Watch the short video and answer the following questions:
– Why did Ishmael Beah write “A Long Way Gone”?
– Why should this memoir be read by as many people as possible?
– What personal information do you get to learn about Ishamel?
He tells a powerfully gripping story: At the age of twelve, he fled attacking rebels and wandered a land rendered unrecognizable by violence. By thirteen, he’d been picked up by the government army, and Beah, at heart a gentle boy, found that he was capable of truly terrible acts. At sixteen, he was removed from fighting by UNICEF, and through the help of the staff at his rehabilitation center, he learned how to forgive himself, to regain his humanity, and, finally, to heal.
Watch the interview and note down what aspects and contents of the interview struck you the most.
My new friends have begun to suspect I haven’t told them the full story of my life.
“Why did you leave Sierra Leone?”
“Because there is a war.”
“You mean, you saw people running around with guns and shooting each other?”
“Yes, all the time.”
I smile a little.
“You should tell us about it sometime.”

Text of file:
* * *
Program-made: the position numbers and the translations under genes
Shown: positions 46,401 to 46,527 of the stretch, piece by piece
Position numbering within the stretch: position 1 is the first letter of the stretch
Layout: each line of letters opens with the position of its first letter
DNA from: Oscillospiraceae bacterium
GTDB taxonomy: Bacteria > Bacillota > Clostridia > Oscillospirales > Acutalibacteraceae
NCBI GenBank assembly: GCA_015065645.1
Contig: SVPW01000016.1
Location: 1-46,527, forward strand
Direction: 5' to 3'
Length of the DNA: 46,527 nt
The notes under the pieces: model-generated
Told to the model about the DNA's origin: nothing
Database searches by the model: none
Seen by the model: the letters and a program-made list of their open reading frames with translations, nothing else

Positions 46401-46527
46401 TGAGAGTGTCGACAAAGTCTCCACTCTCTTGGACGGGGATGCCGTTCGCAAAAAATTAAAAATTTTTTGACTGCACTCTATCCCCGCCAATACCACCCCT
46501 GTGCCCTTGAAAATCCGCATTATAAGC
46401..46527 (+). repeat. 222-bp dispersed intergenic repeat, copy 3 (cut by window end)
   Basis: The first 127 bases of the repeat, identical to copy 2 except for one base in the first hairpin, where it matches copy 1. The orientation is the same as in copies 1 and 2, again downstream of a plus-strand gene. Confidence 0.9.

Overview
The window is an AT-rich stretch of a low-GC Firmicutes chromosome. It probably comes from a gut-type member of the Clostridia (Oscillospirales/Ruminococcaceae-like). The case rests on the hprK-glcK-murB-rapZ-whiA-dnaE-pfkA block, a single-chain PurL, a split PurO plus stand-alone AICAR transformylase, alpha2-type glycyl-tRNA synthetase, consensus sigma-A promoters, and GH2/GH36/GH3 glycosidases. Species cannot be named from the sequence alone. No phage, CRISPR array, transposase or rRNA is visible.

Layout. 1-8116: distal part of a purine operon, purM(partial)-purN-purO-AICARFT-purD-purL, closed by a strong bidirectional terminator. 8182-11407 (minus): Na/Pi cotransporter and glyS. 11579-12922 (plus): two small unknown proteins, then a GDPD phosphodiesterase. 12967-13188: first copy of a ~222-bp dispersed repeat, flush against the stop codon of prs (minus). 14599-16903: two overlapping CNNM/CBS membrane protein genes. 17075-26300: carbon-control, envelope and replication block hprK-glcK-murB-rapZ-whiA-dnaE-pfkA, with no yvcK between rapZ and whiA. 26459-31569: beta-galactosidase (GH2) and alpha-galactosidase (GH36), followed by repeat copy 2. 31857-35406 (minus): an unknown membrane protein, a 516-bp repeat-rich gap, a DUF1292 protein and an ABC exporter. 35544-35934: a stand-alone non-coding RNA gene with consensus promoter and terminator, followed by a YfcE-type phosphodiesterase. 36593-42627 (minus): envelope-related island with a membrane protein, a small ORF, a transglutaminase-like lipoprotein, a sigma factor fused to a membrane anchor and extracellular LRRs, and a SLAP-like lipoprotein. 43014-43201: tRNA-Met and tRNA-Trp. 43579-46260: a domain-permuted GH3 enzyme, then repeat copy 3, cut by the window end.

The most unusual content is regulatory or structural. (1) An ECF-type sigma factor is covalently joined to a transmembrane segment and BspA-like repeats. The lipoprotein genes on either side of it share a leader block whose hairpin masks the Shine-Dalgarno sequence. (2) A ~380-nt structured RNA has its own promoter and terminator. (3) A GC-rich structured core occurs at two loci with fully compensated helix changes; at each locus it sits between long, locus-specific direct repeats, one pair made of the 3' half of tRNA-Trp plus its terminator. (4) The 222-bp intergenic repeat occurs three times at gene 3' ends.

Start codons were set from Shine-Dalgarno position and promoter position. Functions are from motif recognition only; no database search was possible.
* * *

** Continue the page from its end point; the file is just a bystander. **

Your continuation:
This is how wars are fought now: by children, hopped-up on drugs and wielding AK-47s. Children have become soldiers of choice. In the more than fifty conflicts going on worldwide, it is estimated that there are some 300,000 child soldiers. Ishmael Beah used to be one of them.
What is war like through the eyes of a child soldier? How does one become a killer? How does one stop? Child soldiers have been profiled by journalists, and novelists have struggled to imagine their lives. But until now, there has not been a first-person account from someone who came through this hell and survived.
The average person in Europe knows very little about child soldiers in the world. We think this “plague of the heart and soul , of the mind and the body” hits Africa only. Look at the following footage and learn a bit more about this stark reality.
Ishmael mentions the terrible conditions of child soldiers and the demobilization and rehabilitation steps are mentioned. If you want to know more about the way a child soldier can move back to a “normal” life, see the following webpage:
In A Long Way Gone, Beah, now twenty-five years old, tells a riveting story: how at the age of twelve, he fled attacking rebels and wandered a land rendered unrecognizable by violence. By thirteen, he’d been picked up by the government army, and Beah, at heart a gentle boy, found that he was capable of truly terrible acts.
This is a rare and mesmerizing account, told with real literary force and heartbreaking honesty.
You can get to know more about the life of the author, you can have access to his webpage and his twitter page (really worth looking at it, beautiful images) by clicking on the link below.
Then, should you want to get a taste of the language “A long Way Gone” is written in, start from this excerpt.